Another important thing that Ava does bring up is the tension between the Southern Christian Leadership Conference (SCLC) and the Student Nonviolent Coordinating Committee (SNCC). This is something that most movies have glossed over but it was truly important to mention as we are seeing this with the #BlackLivesMatter Movement currently where younger activists are trying to have their voices heard only for more attention to be paid to Rev. Al Sharpton. (Now I mentioned before how both parties are necessary but in the modern sense we do not have the luxury of such a robust organization such as the SCLC which did manage to have younger voices. Sharpton has served the black community well but we need more young voices at the forefront with this movement). The movie is obviously more committed to explaining the SCLC side because that is where MLK is but James Foreman (Trai Byers) does bring up the critique of King being a celebrity activist in a similar way to how young people currently view Sharpton. His friend a young John Lewis (Stephan James) eventually leaves SNCC for the SCLC though. I would love to see a movie that examines the role of SNCC during this period because young people are often overshadowed in these stories where we have one central figure.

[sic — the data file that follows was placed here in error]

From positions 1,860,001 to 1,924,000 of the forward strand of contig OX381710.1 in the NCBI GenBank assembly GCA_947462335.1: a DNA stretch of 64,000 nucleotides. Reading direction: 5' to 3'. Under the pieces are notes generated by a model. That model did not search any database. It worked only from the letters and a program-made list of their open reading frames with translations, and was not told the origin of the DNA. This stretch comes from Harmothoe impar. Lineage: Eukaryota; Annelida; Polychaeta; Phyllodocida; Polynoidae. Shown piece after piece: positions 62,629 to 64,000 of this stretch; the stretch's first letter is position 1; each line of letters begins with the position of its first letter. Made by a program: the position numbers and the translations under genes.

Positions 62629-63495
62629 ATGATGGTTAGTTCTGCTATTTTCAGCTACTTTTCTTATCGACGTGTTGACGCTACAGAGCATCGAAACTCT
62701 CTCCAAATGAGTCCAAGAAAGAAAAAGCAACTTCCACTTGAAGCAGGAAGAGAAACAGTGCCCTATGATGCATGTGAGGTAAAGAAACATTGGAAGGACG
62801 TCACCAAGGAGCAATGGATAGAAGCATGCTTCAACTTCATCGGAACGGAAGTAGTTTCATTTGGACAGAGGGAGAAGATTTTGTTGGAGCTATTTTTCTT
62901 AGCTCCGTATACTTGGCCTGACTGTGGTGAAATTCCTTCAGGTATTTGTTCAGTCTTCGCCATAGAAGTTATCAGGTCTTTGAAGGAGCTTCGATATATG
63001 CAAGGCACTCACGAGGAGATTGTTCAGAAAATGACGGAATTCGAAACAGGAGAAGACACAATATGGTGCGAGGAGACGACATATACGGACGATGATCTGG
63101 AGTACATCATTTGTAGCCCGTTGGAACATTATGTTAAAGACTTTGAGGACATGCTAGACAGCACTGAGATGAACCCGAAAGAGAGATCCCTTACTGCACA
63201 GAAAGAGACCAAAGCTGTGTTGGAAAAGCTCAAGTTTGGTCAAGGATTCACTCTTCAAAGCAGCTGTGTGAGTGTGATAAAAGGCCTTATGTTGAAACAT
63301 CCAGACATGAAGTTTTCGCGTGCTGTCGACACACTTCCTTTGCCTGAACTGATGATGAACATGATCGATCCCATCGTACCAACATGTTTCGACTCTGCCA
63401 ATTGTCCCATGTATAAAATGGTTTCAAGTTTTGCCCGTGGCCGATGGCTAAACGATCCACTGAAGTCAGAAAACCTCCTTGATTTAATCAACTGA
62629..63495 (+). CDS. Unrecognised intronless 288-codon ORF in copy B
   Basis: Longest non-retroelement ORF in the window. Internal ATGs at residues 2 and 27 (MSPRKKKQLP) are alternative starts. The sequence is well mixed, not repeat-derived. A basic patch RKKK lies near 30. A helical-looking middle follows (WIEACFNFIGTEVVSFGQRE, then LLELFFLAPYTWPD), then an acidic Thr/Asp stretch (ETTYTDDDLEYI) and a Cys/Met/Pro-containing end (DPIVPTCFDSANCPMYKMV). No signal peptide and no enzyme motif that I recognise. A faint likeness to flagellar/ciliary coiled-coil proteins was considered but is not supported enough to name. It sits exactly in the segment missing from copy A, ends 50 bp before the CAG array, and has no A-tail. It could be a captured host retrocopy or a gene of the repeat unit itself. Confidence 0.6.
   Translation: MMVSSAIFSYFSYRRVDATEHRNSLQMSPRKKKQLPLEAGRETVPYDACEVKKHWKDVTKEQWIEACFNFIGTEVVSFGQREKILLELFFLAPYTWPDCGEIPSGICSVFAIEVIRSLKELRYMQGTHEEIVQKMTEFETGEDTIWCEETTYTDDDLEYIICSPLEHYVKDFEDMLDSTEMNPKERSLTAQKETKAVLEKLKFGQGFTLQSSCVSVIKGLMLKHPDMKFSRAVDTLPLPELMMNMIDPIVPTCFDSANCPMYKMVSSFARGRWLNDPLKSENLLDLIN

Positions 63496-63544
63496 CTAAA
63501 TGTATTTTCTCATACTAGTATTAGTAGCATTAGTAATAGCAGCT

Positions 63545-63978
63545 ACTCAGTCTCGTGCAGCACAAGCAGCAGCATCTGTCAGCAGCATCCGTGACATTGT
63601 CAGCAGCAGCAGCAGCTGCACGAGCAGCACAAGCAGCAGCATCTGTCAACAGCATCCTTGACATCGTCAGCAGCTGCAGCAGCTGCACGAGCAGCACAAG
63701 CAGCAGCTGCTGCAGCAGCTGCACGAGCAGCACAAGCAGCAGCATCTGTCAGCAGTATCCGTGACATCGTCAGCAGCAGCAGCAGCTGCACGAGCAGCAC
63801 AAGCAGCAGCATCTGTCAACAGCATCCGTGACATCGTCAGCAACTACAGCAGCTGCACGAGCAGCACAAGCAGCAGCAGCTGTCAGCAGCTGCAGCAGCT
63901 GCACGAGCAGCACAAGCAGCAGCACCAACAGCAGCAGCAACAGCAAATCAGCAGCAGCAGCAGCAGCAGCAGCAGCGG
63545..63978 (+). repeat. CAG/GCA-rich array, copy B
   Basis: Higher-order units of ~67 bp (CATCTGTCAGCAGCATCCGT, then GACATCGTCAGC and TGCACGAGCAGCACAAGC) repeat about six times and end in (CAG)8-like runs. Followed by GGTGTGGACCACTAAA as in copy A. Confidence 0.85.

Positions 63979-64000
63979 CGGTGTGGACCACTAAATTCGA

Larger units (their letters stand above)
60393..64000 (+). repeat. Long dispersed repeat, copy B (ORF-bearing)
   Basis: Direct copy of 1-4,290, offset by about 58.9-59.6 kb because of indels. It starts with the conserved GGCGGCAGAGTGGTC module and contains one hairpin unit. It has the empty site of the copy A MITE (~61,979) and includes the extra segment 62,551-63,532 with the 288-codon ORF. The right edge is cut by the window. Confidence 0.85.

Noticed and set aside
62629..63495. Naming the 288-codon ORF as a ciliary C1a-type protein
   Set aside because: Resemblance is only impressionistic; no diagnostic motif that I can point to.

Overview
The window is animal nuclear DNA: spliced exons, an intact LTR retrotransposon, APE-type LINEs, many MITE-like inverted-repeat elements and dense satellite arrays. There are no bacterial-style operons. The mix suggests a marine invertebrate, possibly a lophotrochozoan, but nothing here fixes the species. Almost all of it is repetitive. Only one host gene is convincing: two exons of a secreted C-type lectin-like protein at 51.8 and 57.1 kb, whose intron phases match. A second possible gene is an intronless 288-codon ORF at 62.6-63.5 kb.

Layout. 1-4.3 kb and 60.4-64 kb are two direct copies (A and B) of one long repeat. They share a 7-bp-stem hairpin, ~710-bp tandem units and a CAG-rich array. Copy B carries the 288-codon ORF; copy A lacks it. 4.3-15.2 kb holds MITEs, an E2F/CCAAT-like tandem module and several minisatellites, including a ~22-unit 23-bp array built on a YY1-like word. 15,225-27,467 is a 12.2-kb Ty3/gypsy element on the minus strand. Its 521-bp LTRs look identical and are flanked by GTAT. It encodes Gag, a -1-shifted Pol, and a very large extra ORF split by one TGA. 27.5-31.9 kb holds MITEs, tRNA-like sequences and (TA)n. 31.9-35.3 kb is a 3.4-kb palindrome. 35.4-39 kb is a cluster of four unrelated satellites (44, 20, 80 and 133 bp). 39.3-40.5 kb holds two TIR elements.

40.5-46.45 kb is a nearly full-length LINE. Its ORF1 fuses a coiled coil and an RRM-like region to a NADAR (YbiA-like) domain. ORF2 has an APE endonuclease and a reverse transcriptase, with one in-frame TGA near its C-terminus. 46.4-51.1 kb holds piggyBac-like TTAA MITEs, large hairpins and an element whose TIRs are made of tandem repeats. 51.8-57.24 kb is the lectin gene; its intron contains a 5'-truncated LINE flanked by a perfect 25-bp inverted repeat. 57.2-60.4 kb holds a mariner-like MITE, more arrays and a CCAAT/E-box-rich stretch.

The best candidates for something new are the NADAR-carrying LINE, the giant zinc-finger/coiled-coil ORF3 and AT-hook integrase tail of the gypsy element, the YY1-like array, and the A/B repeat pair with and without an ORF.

An actual picture of Dr. Martin Luther King Jr. marching with his wife and the protestors.
An actual picture of Dr. Martin Luther King Jr. marching with his wife Coretta Scott King and the protesters.